06 Apr Zoom fatigue: Do you recognize it?
You will not be surprised to learn that the sales of Zoom Video Communications, Inc. saw an increase of 370% between 2019 and 2020. Since the start of the pandemic, video conferencing tools have become part of our daily life. It is not surprising that the phenomenon of zoom fatigue has appeared. The term describes the feeling of fatigue, anxiety or worry resulting from overuse of virtual platforms, such as Zoom.
Did you know that there is a scientific explanation that can explain Zoom fatigue? Dr. Andrew Franklin, assistant professor of cyber psychology at Norfolk State University in Virginia thinks people may be surprised by the psychological difficulty that video calls can cause since the medium appears to be ideal for a small, accessible screen and seems to present no obvious distractions. He explains that fatigue comes from the fact that our attention is constantly divided. “We are engaged in many activities, but never completely devote ourselves to focusing on anything in particular,” says Franklin. Psychologists call this “continuous partial attention,” and this applies to both virtual and in-person environments.
The employee experience was completely transformed for those who found themselves working from home during the pandemic. How can we counter the harmful effects of Zoom fatigue and protect the employee experience of your team?
Acknowledge that it exists and name it
Be sure to provide breaks during long meetings and between video calls. Talk to your employees at your next team meeting about their experience. Create a plan or possible concrete actions to counter the effects. You could introduce the possibility of having a meeting per day without the camera or even eliminate videoconferencing meetings on Fridays.
Pick up the phone when the conversation does not require the camera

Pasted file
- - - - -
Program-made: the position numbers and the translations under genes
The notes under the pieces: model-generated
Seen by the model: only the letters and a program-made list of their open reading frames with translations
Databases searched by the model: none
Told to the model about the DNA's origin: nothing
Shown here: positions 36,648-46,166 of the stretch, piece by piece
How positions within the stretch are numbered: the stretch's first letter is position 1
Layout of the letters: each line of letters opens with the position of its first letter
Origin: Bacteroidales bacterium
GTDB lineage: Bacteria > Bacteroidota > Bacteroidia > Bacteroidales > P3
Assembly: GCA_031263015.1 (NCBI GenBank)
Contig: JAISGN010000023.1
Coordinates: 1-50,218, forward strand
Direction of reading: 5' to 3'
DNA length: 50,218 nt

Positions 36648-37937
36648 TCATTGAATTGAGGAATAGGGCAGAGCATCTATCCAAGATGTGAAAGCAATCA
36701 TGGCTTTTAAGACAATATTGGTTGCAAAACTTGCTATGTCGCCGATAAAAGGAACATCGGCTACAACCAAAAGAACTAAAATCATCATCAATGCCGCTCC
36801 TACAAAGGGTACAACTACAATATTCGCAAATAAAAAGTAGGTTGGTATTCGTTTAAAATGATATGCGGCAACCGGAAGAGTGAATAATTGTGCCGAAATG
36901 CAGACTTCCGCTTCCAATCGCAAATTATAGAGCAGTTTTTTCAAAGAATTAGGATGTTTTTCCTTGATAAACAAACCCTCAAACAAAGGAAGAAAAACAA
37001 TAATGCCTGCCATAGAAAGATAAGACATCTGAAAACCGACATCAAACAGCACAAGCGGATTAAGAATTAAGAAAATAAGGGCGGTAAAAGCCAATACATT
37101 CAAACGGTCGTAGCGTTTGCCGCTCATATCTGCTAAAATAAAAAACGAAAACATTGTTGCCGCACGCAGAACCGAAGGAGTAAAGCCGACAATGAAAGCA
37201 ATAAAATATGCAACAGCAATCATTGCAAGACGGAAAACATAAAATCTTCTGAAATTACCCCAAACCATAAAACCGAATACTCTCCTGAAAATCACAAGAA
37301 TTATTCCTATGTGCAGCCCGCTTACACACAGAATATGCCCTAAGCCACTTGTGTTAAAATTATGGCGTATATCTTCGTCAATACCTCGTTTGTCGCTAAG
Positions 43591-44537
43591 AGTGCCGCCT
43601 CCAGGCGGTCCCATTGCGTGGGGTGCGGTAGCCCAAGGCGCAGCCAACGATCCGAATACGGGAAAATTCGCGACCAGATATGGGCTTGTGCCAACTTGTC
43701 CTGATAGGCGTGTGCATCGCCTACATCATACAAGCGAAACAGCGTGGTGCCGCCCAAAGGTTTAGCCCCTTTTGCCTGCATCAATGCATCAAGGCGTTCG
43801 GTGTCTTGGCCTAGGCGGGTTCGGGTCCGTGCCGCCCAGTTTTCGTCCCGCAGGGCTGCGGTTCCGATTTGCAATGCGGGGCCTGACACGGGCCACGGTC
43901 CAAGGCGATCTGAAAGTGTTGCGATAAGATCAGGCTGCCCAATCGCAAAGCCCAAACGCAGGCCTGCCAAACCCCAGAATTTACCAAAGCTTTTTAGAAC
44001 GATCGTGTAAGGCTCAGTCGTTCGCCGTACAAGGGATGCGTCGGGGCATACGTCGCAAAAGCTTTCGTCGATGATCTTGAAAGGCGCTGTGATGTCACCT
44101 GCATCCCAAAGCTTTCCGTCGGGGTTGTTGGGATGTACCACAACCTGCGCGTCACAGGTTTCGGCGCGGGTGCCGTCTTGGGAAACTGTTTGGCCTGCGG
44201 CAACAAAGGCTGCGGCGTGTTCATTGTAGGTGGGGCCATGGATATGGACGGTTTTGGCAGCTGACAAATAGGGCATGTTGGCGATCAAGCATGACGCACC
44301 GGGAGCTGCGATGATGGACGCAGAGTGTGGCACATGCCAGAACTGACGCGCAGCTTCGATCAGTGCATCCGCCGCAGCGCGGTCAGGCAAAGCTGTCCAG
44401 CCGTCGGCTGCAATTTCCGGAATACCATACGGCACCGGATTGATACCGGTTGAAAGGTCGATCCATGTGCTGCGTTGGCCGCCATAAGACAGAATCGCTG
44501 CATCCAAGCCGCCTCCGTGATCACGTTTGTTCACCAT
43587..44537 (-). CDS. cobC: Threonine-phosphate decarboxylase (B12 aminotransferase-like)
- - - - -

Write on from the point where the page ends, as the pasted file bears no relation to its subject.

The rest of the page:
We have to remember this old habit of talking on the phone because it allows us to get up from our desks without looking at the screen for the duration of the call. Let’s take the time to move when we can!
Implement best practices
Use the option that puts the speaker in the foreground (“Speaker View”) and other participants more peripheral on the screen. It is more like sitting around a conference table and focusing our attention primarily on the speaker. Following a screen with numerous faces can be a challenge!
Zoom fatigue can have adverse effects on mental health. let us remember that too much of a good thing is like not enough. Let’s try to balance our use while creating a positive experience for our employees.
Need assistance to adopt the best practices? Iceberg Management’s consultants offer you their expertise on the platform of your choice!
ByCaroline Thomson, CRHA/CHRP – Human resources consultant
RH blog Editor – Iceberg Management
 Sklar, Julia (2020). “’Zoom fatigue’ is taxing the brain. Here’s why that happens.’’ Récupéré le 21 mars 2021 de https://www.nationalgeographic.com/science/article/coronavirus-zoom-fatigue-is-taxing-the-brain-here-is-why-that-happens